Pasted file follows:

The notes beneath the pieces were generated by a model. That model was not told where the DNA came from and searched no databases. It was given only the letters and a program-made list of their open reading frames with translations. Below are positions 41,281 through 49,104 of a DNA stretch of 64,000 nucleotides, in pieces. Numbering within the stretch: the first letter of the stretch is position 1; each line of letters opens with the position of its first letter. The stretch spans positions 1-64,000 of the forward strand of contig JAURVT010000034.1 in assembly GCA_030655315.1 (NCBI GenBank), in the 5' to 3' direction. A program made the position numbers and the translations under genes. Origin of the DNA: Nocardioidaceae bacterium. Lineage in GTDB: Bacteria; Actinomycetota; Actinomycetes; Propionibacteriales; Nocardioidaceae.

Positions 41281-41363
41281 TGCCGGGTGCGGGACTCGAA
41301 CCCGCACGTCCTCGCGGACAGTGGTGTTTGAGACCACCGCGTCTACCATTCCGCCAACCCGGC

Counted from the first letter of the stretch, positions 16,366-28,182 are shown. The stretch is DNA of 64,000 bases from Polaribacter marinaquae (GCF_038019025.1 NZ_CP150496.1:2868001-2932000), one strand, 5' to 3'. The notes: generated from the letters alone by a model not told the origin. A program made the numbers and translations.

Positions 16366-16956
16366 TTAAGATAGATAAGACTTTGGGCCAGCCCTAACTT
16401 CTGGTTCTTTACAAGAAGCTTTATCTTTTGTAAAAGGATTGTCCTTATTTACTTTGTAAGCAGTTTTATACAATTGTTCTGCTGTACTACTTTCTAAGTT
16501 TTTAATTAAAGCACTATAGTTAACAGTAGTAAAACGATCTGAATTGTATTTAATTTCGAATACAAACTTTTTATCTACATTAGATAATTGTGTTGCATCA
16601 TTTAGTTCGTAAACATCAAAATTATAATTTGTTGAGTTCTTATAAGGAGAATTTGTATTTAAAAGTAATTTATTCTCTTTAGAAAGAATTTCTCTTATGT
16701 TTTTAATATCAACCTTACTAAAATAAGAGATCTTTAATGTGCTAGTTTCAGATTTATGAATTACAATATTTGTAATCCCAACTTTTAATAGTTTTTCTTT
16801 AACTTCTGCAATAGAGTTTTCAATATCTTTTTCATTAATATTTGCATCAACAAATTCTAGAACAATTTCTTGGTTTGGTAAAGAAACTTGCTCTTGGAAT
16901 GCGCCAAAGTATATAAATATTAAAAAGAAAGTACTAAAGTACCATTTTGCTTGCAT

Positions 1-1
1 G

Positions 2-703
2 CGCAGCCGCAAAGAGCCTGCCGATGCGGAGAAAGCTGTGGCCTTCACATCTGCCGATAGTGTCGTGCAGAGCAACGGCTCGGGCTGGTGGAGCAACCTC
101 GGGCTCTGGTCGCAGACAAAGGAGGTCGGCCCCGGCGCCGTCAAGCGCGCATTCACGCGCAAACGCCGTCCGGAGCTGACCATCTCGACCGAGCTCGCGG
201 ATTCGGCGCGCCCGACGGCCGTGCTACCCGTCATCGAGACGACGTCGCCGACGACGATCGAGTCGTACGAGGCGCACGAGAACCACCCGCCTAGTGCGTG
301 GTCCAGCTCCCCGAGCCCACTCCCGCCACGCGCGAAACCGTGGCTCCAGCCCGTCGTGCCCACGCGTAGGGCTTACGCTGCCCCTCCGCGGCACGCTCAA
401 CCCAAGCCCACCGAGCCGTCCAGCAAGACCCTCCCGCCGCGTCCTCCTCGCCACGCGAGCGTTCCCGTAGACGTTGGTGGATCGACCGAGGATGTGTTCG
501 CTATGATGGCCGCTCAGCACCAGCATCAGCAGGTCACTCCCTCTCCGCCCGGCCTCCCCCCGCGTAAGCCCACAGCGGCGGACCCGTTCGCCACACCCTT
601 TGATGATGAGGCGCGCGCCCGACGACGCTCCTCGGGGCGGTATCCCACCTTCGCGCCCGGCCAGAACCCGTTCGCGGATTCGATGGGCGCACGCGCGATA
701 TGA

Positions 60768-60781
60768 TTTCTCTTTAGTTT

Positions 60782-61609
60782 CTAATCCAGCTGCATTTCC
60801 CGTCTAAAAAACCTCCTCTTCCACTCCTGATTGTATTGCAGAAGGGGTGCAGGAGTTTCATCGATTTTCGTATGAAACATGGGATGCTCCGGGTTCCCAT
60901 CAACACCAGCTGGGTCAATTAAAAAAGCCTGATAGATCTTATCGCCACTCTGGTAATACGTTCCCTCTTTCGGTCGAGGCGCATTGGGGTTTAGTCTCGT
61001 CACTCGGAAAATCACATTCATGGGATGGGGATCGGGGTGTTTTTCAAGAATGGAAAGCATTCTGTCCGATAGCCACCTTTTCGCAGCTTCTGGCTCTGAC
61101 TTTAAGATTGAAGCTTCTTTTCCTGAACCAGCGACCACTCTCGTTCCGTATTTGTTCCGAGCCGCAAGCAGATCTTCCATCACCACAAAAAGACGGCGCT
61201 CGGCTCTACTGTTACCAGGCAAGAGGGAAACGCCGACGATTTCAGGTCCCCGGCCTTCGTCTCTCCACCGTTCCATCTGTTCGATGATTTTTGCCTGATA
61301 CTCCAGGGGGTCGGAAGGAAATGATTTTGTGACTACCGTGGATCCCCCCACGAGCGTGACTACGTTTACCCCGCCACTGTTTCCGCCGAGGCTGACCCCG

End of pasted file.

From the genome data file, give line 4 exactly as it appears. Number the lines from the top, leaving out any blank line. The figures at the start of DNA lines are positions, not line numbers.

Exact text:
41301 CCCGCACGTCCTCGCGGACAGTGGTGTTTGAGACCACCGCGTCTACCATTCCGCCAACCCGGC